Spanish relationship vocabulary: soltero, casado, follamigo and more!

Hey y’all!

In case you haven’t been around lately…

I’m teaching a bit of Spanish these days, over on YouTube.

It’s just a fun project I’m doing, to distract myself from my real (online) job – and possibly grow my influence on the interwebs.

So today I’ve got some Spanish relationship vocabulary to share with you.

Valentine’s Day is coming up. And you might be thinking about your relationship status with your crush, spouse or significant other.

If said crush, etc is Spanish, you might need some vocabulary to talk about the situation.

So, let’s do this…

Spanish vocabulary to talk about relationships

Here’s the video, if you want to check out the list of words you’ll find that underneath…

Okay, so, here’s the list of vocabulary. There’s a bit more explanation and context in the video, so you should definitely watch that. Also, head by my channel to like and subscribe… thanks!

Types of relationships in Spanish

amigos = friends

novio = boyfriend

novia = girlfriend

mi pareja = my partner / significant other (gender neutral)

mi chico / mi chica = my boyfriend / my girlfriend (more casually)

amigos con derecho a roce = friends with benefits

follamigos = fuckbuddies

marido = husband

mujer = wife (and also, woman)

esposo / esposa = husband / wife (but not very common these days, at least in Spain)

amante = lover

media naranja / alma gemela = soul mate

crush / amor platónico = crush (the person)

dating in spain
Lovers in Barcelona. Photo by the author.

Relationship verbs in Spanish

I guess one day I’ll get around to explaining reflexive verbs and how they work. Just know, for now, that the “se” at the end means they’re reflexive.

casarse = to get married

separarse = to split up (a married couple)

divorciarse = to get divorced

estar saliendo con alguien = to be going out with someone

dejarse con alguien = to break up with someone

acostarse con alguien = sleep with someone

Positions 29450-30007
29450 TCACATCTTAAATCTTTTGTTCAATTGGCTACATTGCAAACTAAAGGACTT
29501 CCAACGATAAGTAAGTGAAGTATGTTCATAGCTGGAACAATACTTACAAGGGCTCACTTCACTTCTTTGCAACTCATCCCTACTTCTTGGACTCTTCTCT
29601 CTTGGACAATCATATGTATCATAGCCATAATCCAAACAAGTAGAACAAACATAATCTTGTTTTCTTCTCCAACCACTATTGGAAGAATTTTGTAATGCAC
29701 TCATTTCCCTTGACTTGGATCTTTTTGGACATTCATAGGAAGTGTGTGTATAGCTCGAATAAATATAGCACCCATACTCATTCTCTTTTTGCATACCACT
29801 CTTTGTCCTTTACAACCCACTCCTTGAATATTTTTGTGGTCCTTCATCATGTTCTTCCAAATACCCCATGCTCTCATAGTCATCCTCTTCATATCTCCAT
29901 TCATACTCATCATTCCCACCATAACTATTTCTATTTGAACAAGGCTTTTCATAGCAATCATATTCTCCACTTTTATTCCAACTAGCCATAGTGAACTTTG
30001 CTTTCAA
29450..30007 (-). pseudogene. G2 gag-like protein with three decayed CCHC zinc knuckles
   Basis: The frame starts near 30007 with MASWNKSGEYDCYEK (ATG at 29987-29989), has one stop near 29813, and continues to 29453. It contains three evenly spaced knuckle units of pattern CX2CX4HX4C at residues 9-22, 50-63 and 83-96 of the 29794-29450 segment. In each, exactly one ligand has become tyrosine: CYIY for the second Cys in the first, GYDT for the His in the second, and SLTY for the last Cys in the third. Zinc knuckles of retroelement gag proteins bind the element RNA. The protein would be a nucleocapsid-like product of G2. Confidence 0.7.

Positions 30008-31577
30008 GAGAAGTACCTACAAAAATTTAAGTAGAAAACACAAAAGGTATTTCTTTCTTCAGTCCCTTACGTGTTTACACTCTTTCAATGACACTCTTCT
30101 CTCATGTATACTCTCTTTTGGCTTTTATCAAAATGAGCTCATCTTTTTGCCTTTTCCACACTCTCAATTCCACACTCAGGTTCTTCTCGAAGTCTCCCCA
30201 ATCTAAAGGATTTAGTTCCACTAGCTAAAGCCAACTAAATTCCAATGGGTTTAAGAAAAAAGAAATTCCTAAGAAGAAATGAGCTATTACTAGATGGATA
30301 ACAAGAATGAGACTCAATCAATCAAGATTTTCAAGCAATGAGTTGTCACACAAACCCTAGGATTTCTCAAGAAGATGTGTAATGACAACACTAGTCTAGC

Adjectives to talk about relationships in Spanish

We use these adjectives with “ser” or “estar”, which is a long story in itself. Apparently they’re somewhat interchangeable, so this is just how I’ve heard them most often.

estar soltero = to be single

estar casado = to be married

estar divorciado = to be divorced

ser viudo = to be a widower

ser viuda = to be a widow

The ser / estar thing is probably a bit complicated, because in theory it’s “estar” for temporary things, but then “Pepe está muerto” is about as permanent as a situation can be… and it’s with “estar”.

I haven’t looked at the rules since I was a teenager. Maybe I’ll get to that.

Anyway, that’s about all I’ve got for today…

Wanna learn more Spanish?

You should! And luckily, I’ve got a couple more articles here on the web. For example, Spanish proverbs, some profanity, and Christmas vocabulary.

And maybe you could check out my podcast as well. It’s called Spain to Go, and it’s pretty good.

Also, if you’re into the cultural aspects, have a look at my articles about why you should date a foreigner, or dating Spanish girls or even sex in Spain.

Nada más por hoy.

I hope you have a great day out there, whatever it is you’re doing.

Unrelatedly yours,

Daniel AKA Mr Chorizo.

P.S. The other day a woman came up to me in a café and said “MR CHORIZO!” First time that’s happened to me out in the wild. Anyway, it’s an honor to meet people who have enjoyed the blog. So if you see me out there, say hi. ¡Hasta la próxima!

Daniel
 

How did I end up in Madrid? Why am I still here 12 years later? Excellent questions. With no good answer... Anyway, at some point I became a blogger, bestselling author and contributor to Lonely Planet. So there's that. Drop me a line, I'm happy to hear from you.

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